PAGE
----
This approach is fairly short but steep, gaining about 1,600 feet in a mile and a half. The brush is not too bad, and the rock scrambling is easier than it looks from below.
See main text.
Walk to the end of the road, going left at the only T-junction you'll come to. Scramble up a hill marked as "4928" on the map, and view the peak and most of your route.
Descend off of 4928 about 60 feet, hiking east along a mostly-open ridge. Sidehill right past a small rock outcrop and ascend steeply up a hillside slightly southeast, gaining about 300 feet to top out on a small knob marked by a tiny 5,320-foot contour on the map.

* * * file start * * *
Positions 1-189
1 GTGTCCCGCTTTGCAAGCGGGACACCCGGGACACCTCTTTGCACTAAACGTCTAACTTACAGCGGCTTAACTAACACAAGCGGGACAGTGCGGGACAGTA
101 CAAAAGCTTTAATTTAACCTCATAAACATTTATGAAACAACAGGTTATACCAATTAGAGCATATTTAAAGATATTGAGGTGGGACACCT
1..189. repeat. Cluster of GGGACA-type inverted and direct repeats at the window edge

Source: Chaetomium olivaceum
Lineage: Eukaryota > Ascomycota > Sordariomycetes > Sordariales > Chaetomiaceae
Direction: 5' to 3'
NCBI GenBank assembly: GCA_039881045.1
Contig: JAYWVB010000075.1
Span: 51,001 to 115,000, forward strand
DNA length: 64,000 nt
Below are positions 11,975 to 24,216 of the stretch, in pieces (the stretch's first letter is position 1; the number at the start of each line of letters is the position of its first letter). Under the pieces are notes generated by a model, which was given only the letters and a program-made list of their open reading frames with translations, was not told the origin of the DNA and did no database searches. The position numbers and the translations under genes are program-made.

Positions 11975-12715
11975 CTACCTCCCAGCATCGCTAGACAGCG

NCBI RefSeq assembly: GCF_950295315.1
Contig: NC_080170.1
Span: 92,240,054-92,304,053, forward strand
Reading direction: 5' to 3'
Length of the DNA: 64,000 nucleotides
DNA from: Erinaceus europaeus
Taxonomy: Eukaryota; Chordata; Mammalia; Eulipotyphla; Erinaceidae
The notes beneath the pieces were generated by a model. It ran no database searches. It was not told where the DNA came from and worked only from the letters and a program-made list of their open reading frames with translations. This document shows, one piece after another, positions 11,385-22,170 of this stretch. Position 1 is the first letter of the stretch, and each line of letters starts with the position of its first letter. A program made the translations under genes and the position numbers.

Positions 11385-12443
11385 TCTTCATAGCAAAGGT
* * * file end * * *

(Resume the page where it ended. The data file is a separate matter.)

Continue east toward the peak, ascending up slopes and rocky sections as needed. Paths may help, but the brush is generally open enough to allow for easy line-of-sight navigation.
The last 400 feet is steeper and rockier, but the scrambling is easy and there always seems to be a way around, if you don't mind some brush.
You'll come to a large cliff band that you think is the top, but it's not. Angle right around it, then ascend to the top, where a pole stands.
One-way mileage is about 1.5.
Long pants, sleeves, gloves.
Avoid the east side
You may be tempted to try this from the east side, where a road ends not far below the peak. However, the east side has more occupied areas and more heavily posted against trespassing. Plus, the few people who came up that way said it was a bad bushwhack from that side.